You all would like a cappuccino.

(6) Vorrebbero un cappuccino.
They would like a cappuccino.

And that’s just by knowing one tense— the conditional…

Other tenses:

If I’ve learned other tenses, I can expand what I’m saying even more.

For example, I can talk about what will be wanted in the Future:

volere— to want, simple future tense:
(io) vorrò I will want
(tu) vorrai you will want
(lui) vorrà he will want
(noi) vorremo we will want
(voi) vorrete you (all) will want
(loro) vorranno they will want

So, that’s another six sentences!

(1) Vorrò un cappuccino.
I will want a cappuccino.
(2) Vorrai un cappuccino.
You will want a cappuccino.
(3) Vorrà un cappuccino. 
He/She/You (formal) will want a cappuccino.
(4) Vorremo un cappuccino. 
We will want a cappuccino.
(5) Vorrete un cappuccino. 
You all will want a cappuccino.
(6) Vorranno un cappuccino. 
They will want a cappuccino.

I could even combine them:

Vorrei un cappuccino adesso, e vorrò un cappuccino domani.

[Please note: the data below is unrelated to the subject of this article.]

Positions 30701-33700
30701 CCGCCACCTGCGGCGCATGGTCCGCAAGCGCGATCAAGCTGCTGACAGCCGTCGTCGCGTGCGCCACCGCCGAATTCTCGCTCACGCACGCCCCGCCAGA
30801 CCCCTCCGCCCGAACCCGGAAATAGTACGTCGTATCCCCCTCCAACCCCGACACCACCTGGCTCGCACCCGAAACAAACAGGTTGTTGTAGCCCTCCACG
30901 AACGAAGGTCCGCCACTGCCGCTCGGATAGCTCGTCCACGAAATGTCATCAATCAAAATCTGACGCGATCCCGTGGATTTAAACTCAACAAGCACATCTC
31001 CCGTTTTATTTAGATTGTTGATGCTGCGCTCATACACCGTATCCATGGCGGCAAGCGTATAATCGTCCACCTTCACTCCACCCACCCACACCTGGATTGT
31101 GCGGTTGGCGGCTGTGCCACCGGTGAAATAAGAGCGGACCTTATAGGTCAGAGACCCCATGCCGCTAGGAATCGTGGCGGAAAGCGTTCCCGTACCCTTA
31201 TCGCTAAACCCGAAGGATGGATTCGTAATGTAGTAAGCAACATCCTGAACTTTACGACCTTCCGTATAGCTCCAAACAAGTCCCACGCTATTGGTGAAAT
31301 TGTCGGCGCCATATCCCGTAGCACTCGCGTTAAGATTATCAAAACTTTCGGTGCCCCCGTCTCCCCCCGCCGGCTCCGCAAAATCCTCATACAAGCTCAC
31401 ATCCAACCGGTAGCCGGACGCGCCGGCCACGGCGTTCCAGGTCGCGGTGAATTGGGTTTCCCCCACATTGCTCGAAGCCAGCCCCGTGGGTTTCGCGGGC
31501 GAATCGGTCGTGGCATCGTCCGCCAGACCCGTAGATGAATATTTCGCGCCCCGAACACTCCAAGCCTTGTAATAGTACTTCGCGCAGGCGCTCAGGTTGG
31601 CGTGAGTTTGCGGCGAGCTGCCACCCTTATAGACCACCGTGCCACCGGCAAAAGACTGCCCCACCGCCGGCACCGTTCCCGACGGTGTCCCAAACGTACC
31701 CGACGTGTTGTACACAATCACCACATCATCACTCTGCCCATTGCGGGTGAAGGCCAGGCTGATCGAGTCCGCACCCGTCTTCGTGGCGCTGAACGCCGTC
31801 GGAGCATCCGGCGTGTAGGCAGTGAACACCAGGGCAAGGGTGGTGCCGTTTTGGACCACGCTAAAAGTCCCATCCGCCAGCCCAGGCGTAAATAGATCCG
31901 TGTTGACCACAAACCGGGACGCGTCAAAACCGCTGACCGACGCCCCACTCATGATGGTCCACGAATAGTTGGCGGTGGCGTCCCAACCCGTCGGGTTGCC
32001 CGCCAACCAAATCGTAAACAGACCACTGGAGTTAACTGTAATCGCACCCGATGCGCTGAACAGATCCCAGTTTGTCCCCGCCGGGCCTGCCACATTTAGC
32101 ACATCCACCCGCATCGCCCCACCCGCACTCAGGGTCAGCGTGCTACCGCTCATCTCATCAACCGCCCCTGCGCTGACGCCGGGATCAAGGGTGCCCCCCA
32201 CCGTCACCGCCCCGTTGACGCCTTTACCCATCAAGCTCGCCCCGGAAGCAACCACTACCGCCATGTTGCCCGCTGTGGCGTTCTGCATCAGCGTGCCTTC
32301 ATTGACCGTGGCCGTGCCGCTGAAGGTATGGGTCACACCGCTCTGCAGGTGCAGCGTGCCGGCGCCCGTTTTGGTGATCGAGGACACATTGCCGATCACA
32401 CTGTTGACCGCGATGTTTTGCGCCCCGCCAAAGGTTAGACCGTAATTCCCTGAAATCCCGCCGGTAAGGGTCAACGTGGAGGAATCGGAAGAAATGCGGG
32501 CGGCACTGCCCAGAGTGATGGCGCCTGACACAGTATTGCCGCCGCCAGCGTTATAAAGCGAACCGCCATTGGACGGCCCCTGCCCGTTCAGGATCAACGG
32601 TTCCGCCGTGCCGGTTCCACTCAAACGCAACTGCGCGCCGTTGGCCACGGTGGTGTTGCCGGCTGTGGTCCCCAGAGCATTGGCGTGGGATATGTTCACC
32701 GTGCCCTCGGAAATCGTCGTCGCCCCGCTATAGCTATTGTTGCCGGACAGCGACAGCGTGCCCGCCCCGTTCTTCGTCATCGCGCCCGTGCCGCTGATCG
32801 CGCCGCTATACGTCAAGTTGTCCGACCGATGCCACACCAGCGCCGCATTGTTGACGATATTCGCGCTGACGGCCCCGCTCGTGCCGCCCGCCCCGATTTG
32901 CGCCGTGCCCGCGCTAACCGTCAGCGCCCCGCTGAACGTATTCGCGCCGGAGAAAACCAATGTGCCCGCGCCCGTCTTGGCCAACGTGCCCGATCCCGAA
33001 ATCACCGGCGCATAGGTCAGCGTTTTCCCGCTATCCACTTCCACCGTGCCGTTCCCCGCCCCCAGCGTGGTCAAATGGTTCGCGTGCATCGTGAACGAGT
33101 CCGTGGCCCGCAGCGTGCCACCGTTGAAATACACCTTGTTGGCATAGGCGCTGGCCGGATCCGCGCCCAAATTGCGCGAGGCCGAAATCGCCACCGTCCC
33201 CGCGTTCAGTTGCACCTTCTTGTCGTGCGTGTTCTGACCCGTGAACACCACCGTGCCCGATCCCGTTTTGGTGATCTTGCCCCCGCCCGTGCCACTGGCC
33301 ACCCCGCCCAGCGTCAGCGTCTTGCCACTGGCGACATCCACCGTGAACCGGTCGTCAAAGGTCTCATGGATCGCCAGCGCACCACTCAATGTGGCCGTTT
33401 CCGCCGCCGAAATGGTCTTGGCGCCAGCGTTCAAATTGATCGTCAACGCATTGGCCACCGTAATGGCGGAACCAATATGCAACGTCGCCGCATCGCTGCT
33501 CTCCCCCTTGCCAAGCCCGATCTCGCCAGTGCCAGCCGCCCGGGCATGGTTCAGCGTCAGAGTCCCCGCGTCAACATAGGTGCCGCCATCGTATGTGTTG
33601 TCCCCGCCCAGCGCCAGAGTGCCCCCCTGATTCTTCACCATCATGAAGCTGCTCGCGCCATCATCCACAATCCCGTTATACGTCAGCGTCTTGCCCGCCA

I would like a cappuccino now, and I will want a cappuccino tomorrow.

And there are plenty of other tenses to choose from!
Present: Voglio— I want
Imperfect Past: Volevo— I wanted
Past Perfect: Avevo voluto— I had wanted

Changing ‘the object’:

And that’s just changing the verb, what if we change the object of the verb?

In this case, the object of the verb is un cappuccino— “a cappuccino”.

I can change the indefinite article un-“a” to the definite article il- “the”:

Vorrei il cappuccino.
I would like the cappuccino.

Now, I’m able to talk about a specific cappuccino. (Maybe there are two drinks on the counter, and I’m saying I would like the cappuccino, not the tea.)

Or, maybe I’m feeling especially gluttonous and would like multiple cappuccinos. If I’ve studied grammar and know how to make a noun plural, then I can easily change the article to any number due (two), tre (three), etc. and change cappuccino from singular, to plural: cappuccini

Vorrei un cappuccino.
I would like a cappuccino.
Vorrei due cappuccini.
I would like two cappuccinos.
Vorrei tre cappuccini.
I would like three cappuccinos.
Vorrei duemila tredici cappuccini.
I would like two thousand and thirteen cappuccinos.

And that’s of course, if we only want to talk about cappuccinos.  If you know other masculine nouns, you can simply swap them out:

Vorrei un succo d’arancia.